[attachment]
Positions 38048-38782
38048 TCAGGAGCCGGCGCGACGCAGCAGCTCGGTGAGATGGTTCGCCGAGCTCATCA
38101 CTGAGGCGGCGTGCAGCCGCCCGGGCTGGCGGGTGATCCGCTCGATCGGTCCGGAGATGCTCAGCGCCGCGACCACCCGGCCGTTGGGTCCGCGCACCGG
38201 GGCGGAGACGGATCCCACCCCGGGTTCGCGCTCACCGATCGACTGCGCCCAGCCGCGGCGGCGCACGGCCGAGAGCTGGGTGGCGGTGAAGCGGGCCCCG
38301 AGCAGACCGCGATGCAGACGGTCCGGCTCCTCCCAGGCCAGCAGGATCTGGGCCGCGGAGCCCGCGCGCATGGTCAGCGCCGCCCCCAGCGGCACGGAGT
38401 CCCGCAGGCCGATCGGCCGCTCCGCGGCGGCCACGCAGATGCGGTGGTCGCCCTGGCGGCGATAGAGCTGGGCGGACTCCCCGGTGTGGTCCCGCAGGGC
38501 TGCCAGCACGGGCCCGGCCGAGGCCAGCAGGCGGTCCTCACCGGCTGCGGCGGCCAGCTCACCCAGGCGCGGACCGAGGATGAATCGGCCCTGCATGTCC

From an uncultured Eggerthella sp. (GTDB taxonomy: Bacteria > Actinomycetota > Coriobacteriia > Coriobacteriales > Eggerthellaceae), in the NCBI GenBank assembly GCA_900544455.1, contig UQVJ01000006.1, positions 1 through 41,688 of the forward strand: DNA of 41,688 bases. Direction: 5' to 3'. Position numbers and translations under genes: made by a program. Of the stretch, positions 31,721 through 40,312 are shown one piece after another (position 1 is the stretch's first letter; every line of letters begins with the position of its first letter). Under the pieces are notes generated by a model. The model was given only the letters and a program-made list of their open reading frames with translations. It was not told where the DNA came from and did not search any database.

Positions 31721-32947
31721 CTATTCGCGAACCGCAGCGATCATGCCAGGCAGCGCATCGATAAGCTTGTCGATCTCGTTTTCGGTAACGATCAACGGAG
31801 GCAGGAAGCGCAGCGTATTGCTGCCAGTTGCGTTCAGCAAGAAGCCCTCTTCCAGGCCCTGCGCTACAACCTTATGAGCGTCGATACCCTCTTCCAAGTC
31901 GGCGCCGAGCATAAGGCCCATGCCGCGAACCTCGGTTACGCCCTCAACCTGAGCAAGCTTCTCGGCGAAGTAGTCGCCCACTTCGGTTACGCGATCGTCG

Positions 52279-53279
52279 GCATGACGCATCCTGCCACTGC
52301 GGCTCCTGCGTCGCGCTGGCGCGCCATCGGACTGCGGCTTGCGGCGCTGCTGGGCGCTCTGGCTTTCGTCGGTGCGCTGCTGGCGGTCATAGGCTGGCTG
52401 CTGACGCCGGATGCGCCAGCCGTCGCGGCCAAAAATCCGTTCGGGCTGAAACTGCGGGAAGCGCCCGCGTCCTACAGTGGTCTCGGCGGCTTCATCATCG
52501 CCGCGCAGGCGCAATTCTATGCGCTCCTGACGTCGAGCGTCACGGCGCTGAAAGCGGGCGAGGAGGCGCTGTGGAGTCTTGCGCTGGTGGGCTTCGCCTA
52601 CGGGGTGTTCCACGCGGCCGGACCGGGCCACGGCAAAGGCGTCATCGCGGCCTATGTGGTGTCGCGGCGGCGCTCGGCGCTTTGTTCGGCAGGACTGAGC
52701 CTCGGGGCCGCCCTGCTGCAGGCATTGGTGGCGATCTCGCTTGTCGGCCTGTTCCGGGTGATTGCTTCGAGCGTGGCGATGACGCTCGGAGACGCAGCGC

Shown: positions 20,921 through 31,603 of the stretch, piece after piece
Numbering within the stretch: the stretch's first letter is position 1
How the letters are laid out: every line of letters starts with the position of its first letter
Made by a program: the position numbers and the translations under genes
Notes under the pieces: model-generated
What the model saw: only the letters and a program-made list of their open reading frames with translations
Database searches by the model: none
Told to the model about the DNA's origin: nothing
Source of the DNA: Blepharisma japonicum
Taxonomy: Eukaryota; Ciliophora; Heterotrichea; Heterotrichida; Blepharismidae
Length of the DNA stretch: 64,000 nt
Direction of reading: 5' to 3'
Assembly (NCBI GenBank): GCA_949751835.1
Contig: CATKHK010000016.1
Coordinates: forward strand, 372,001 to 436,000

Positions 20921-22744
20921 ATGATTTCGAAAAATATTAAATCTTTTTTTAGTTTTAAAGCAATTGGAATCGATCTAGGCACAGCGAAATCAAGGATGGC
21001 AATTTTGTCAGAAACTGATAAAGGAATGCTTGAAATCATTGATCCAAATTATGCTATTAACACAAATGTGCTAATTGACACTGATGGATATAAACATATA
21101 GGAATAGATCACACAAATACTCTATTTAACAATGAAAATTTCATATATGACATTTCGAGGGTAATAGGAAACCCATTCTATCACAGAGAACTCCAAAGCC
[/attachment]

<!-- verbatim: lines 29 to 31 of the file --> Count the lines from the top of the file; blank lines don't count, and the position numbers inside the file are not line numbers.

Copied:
Taxonomy: Eukaryota; Ciliophora; Heterotrichea; Heterotrichida; Blepharismidae
Length of the DNA stretch: 64,000 nt
Direction of reading: 5' to 3'